Keep “The Pocket Wife” In Your Pocket


th (1)I love when characters in books have my name! In The Pocket Wife, library book toting Dana spent much of the novel wondering if she killed her friend and neighbor Celia. This book was similar to The Girl On The Train, where a character’s mental instability makes them unreliable, but compelling. 

In the beginning, I was swept away with the dramatic lives of Dana, her husband, and Celia’s husband. Their lives presented plenty of infidelity and fighting to give each one a motive to kill Celia. As the book progressed, the story moved away from these characters to focus on the detective, which still allowed the pace of the book to maintain the initial high intensity. These characters were tortured people who were not fun to read about. Dana’s segments were especially frustrating to read because her thoughts didn’t make sense. Although it allowed me to see how crazy she was, it was hard to follow.  The word choice here didn’t flow well at all. Each sentence was clunky and took effort to read.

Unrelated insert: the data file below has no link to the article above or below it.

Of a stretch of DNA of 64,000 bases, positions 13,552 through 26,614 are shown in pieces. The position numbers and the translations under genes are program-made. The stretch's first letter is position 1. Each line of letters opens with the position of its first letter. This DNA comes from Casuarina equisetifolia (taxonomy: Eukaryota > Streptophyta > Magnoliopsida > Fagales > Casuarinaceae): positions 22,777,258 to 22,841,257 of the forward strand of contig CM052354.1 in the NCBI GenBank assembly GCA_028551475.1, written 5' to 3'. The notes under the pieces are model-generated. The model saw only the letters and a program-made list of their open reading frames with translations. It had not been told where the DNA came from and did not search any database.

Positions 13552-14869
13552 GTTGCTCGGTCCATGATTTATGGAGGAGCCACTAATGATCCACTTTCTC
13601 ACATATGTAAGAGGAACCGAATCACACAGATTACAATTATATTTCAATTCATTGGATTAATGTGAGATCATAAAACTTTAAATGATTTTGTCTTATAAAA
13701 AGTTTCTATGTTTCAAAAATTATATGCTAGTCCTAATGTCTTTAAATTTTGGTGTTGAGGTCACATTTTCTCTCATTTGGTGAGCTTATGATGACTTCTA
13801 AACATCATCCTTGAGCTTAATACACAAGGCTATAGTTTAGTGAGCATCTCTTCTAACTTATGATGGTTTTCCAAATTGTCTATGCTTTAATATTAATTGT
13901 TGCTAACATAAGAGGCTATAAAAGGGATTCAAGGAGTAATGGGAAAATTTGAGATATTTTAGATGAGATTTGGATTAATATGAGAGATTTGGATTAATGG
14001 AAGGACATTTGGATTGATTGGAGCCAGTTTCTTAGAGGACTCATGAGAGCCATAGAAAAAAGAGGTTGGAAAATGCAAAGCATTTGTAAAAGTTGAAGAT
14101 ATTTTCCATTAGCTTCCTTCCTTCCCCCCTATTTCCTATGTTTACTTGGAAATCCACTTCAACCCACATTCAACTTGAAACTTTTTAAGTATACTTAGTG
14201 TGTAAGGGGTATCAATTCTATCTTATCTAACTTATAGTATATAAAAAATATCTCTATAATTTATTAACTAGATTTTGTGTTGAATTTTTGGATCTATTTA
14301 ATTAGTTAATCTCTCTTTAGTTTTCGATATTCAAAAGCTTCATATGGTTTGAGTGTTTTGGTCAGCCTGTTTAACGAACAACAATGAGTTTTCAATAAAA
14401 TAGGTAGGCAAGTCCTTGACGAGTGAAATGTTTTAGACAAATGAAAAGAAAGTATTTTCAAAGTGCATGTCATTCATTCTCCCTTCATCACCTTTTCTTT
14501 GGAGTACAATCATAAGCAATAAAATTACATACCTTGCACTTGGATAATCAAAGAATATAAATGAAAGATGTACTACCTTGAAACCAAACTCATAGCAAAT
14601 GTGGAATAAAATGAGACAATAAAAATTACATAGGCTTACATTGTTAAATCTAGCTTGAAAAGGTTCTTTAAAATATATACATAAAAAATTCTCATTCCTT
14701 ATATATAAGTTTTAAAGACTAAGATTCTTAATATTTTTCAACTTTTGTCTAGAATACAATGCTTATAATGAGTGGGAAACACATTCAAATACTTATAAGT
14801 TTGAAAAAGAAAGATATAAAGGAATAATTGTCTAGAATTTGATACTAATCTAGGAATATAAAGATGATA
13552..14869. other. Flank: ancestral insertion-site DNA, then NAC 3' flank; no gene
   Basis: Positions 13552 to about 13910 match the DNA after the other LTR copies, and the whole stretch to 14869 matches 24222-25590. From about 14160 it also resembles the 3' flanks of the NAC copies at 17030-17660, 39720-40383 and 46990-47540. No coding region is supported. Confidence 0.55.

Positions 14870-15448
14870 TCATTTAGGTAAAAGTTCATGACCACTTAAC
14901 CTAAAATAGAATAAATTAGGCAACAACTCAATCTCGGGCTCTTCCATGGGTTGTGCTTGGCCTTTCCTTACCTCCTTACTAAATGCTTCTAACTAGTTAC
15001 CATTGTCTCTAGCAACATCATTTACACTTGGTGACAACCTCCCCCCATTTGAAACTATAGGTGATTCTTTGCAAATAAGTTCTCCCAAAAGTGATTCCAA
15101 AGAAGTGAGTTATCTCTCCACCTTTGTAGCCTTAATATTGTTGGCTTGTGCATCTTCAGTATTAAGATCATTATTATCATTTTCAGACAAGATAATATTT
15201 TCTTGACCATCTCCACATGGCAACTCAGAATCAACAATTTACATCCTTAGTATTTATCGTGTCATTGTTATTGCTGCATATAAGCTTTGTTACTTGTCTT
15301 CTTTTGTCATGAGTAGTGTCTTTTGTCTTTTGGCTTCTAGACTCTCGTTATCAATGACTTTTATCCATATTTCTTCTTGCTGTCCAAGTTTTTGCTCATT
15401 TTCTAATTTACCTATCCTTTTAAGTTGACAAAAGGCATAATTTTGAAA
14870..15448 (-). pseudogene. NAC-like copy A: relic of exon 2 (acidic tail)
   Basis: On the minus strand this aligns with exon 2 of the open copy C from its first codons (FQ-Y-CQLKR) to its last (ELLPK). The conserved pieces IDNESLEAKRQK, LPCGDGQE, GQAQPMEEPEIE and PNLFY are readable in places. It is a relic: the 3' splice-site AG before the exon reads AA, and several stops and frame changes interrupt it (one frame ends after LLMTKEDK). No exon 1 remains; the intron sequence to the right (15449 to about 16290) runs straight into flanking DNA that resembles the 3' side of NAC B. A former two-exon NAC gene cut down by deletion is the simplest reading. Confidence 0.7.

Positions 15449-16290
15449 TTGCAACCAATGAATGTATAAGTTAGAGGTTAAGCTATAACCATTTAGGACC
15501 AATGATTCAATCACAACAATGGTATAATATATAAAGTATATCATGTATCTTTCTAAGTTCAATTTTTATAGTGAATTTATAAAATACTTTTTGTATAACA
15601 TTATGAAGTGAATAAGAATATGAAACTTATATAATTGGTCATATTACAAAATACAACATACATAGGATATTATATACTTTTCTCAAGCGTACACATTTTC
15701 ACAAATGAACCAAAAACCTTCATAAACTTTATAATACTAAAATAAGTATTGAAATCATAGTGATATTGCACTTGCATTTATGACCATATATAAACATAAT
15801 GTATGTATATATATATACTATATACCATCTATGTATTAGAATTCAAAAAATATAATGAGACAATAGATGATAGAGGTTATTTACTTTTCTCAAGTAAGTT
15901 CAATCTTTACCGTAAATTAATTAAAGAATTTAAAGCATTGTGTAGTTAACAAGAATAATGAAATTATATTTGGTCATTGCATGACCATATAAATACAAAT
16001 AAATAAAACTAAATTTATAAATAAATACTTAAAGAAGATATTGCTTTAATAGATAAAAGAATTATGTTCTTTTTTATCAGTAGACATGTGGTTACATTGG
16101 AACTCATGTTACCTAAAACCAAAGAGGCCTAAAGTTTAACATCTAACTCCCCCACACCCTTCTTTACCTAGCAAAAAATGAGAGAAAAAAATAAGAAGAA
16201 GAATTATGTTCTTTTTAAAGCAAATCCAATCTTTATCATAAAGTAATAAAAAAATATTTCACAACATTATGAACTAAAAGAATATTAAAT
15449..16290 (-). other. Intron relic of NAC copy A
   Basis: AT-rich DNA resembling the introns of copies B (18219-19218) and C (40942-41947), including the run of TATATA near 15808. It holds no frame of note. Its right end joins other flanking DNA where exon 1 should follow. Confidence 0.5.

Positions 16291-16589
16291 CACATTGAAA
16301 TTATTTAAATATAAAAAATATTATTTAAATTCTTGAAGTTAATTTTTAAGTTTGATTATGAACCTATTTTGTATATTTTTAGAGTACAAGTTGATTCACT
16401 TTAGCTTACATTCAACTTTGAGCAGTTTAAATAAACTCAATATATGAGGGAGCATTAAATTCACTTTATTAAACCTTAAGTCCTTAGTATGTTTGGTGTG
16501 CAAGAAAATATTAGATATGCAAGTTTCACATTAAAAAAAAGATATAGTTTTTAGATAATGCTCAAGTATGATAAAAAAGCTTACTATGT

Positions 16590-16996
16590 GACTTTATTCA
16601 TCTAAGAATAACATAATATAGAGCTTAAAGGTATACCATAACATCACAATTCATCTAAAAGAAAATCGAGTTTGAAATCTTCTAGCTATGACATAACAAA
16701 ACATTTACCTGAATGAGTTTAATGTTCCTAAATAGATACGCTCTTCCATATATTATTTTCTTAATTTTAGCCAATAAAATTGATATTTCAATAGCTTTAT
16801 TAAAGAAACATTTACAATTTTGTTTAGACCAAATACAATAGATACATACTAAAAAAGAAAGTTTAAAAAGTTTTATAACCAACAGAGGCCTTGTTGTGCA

I was pretty pleased with this book until the last thirty pages or so. Too many of the red herrings didn’t conclude, and the ending came out of nowhere. Nothing irritates me more than when an author selects a person as the villain without any build up. This was an okay read, but there are better books with this same story.

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